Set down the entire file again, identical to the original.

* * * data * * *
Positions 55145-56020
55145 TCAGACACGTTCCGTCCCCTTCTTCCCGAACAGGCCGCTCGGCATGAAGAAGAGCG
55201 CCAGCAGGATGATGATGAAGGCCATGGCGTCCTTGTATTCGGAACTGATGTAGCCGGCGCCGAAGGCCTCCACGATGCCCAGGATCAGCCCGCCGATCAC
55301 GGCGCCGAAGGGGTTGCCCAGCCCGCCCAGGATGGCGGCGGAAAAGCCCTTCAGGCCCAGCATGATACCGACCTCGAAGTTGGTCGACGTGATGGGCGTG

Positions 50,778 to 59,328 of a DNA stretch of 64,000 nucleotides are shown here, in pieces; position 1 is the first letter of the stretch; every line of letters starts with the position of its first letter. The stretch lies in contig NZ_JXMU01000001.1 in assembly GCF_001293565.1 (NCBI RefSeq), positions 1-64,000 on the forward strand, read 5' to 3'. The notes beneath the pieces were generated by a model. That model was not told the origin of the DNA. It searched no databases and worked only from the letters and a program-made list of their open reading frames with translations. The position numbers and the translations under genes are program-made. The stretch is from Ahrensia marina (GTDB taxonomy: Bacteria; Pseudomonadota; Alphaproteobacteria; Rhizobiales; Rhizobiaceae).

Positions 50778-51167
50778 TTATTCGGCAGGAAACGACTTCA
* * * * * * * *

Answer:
Positions 55145-56020
55145 TCAGACACGTTCCGTCCCCTTCTTCCCGAACAGGCCGCTCGGCATGAAGAAGAGCG
55201 CCAGCAGGATGATGATGAAGGCCATGGCGTCCTTGTATTCGGAACTGATGTAGCCGGCGCCGAAGGCCTCCACGATGCCCAGGATCAGCCCGCCGATCAC
55301 GGCGCCGAAGGGGTTGCCCAGCCCGCCCAGGATGGCGGCGGAAAAGCCCTTCAGGCCCAGCATGATACCGACCTCGAAGTTGGTCGACGTGATGGGCGTG

Positions 50,778 to 59,328 of a DNA stretch of 64,000 nucleotides are shown here, in pieces; position 1 is the first letter of the stretch; every line of letters starts with the position of its first letter. The stretch lies in contig NZ_JXMU01000001.1 in assembly GCF_001293565.1 (NCBI RefSeq), positions 1-64,000 on the forward strand, read 5' to 3'. The notes beneath the pieces were generated by a model. That model was not told the origin of the DNA. It searched no databases and worked only from the letters and a program-made list of their open reading frames with translations. The position numbers and the translations under genes are program-made. The stretch is from Ahrensia marina (GTDB taxonomy: Bacteria; Pseudomonadota; Alphaproteobacteria; Rhizobiales; Rhizobiaceae).

Positions 50778-51167
50778 TTATTCGGCAGGAAACGACTTCA